Morgan Freeman Saves the World!

pretty bees

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Shining a light on people and organizations who share our love for the planet becomes second nature to us when we are all working to create a brighter tomorrow. Our planet is our home, and finding small ways to make big changes is the only way to keep our home alive. Saving the bees is a big endeavor, but a necessary one.

“There is a concerted effort for bringing bees back onto the planet… We do not realize that they are the foundation, I think, of the growth of the planet, the vegetation,” said Morgan Freeman on his impulse to convert his 124-acre Mississippi ranch into a bee sanctuary.


New to the endeavor, having only been an official beekeeper for roughly 2 weeks at the time of his interview revealing his activities to Jimmy Fallon on The Tonight Show, Freeman stated that the bees were brought to his ranch from Arkansas, and, being out of their known environment, they do not know where the food is.

“I feed them sugar and water,” he said, asserting that he knows how to care for the bees, adding that he never wears a bee suit or that he will ever be stung, and that he does not intend on ever harvesting honey or causing disruption to the hives. “You have to resonate [with the bees].”

It takes nectar from roughly 2 million flowers to make 1 pound of honey, with the average bee producing only about 1/12th of a teaspoon in its lifetime. Vital to our ecosystem, bees are a massive contributor to the pollination cycle which aids in sustaining crops and other vegetation around the globe.

Declining bee populations are having a profound effect on agriculture around the world. Bees and other pollinators are the main components in sustaining crops of all kinds, and without them, we would suddenly find ourselves in a dangerous food shortage the likes of which our planet would never recover from.

In 2013, this threat was recognized on a global scale and the European Commission took action to ban the use of bee-killing pesticides and insecticides that had previously become some of the most widely-used chemicals treating our crops. The use of these pesticides is what the EC believes led to “colony collapse disorder” within pollinator populations, and is also believed to be related to the California almond orchard crisis that continues to worsen.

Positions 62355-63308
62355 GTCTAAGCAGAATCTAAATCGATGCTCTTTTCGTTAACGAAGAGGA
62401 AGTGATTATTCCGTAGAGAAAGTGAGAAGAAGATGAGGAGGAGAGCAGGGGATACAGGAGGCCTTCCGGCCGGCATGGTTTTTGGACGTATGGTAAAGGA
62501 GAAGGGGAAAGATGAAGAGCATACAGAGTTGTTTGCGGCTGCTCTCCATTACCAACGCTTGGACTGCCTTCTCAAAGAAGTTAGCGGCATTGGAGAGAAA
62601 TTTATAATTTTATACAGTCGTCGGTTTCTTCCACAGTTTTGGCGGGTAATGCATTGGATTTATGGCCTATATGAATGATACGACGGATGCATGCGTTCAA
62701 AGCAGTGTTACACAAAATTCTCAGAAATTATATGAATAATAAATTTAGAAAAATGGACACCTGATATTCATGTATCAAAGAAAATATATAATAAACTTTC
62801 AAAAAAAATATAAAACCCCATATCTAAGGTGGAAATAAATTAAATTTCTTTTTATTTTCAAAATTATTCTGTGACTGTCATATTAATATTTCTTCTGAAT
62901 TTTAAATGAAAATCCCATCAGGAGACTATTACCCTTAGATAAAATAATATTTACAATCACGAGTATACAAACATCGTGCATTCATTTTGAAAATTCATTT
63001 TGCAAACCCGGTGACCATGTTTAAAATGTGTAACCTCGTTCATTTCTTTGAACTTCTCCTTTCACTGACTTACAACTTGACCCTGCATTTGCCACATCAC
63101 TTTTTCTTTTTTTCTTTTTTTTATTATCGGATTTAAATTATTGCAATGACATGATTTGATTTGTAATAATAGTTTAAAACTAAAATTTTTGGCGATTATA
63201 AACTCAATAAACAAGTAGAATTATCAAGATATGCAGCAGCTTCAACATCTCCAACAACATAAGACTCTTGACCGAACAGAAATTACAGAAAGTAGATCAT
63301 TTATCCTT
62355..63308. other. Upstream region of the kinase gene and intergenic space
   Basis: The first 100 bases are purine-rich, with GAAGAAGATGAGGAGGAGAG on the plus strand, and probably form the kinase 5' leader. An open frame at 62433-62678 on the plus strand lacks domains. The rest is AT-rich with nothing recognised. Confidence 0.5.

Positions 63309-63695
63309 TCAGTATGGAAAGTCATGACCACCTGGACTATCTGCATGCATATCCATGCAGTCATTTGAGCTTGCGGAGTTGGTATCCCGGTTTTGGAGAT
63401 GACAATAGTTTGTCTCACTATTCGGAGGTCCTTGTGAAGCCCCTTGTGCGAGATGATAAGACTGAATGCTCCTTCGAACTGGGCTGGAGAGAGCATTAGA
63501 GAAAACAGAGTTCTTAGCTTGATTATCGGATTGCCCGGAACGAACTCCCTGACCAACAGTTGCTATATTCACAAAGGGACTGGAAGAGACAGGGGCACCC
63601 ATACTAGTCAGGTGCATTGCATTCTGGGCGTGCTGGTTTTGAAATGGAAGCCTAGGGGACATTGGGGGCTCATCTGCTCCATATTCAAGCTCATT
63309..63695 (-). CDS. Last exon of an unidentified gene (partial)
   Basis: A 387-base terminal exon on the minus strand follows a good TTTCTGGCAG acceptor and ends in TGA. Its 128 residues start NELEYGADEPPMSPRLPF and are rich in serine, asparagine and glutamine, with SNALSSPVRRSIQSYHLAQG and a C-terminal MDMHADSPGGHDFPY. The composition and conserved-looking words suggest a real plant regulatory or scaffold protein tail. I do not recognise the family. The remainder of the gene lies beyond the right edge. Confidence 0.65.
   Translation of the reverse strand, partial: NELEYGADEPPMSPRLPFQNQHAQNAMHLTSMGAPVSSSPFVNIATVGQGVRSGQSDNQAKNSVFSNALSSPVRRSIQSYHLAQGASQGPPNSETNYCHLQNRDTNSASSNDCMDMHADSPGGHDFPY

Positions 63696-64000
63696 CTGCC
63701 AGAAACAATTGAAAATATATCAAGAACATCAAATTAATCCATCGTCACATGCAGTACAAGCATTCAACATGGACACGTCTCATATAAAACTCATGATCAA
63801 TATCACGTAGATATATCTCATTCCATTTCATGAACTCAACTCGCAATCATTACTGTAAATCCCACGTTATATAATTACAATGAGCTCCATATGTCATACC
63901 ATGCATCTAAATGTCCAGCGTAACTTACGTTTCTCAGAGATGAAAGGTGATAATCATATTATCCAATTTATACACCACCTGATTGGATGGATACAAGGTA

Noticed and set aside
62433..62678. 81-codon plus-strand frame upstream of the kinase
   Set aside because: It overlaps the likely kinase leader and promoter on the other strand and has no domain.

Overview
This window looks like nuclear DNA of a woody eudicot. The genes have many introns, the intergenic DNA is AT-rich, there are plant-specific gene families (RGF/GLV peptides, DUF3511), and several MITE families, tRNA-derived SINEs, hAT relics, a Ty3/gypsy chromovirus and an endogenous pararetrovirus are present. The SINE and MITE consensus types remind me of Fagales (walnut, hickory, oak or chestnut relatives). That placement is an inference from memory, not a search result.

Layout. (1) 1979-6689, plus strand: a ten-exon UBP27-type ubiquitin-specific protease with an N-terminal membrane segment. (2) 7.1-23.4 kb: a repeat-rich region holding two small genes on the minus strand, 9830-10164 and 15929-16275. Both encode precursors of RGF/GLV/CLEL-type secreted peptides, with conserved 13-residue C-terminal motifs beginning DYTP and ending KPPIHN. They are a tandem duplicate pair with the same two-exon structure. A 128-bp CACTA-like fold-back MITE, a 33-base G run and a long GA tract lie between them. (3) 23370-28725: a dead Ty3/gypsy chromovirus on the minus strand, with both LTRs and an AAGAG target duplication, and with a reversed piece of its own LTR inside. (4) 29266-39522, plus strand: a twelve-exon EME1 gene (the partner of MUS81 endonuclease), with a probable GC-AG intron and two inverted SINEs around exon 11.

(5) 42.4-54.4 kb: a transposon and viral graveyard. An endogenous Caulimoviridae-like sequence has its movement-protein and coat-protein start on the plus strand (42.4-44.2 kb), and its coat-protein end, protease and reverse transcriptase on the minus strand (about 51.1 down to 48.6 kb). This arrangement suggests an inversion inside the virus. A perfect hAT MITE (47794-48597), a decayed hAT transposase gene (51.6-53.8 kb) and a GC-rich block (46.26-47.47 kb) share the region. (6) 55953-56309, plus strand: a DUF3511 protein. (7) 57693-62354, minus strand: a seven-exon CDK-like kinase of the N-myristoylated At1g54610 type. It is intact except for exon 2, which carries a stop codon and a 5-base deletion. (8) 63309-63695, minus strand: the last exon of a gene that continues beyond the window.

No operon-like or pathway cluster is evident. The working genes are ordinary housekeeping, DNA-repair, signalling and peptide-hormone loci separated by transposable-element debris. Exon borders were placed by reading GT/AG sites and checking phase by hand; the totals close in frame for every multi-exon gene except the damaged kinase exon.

The United States and Europe have seen a yearly hive loss of 30 percent or more since 2003, with that number reaching almost 40 to 50 percent since the winter of 2013. This is not good news for anyone who likes to eat, as such a rapid decline in populations of some of Earth’s most important animals spells disaster for our food supply. The good news is that as more and more people become aware of this growing issue, actions are being taken to help boost bee populations and spread an understanding of how to prevent further decline.

Organizations like The Honey Bee Conservancy breaks down easy-to-follow steps on how we, as individuals, can aid in preserving bee and pollinator populations by making small changes to how we live our lives – including refraining from killing them out of fear. Remember, bees are our friends, and squishing them to prevent getting stung is a learned behavior that we must work to change.

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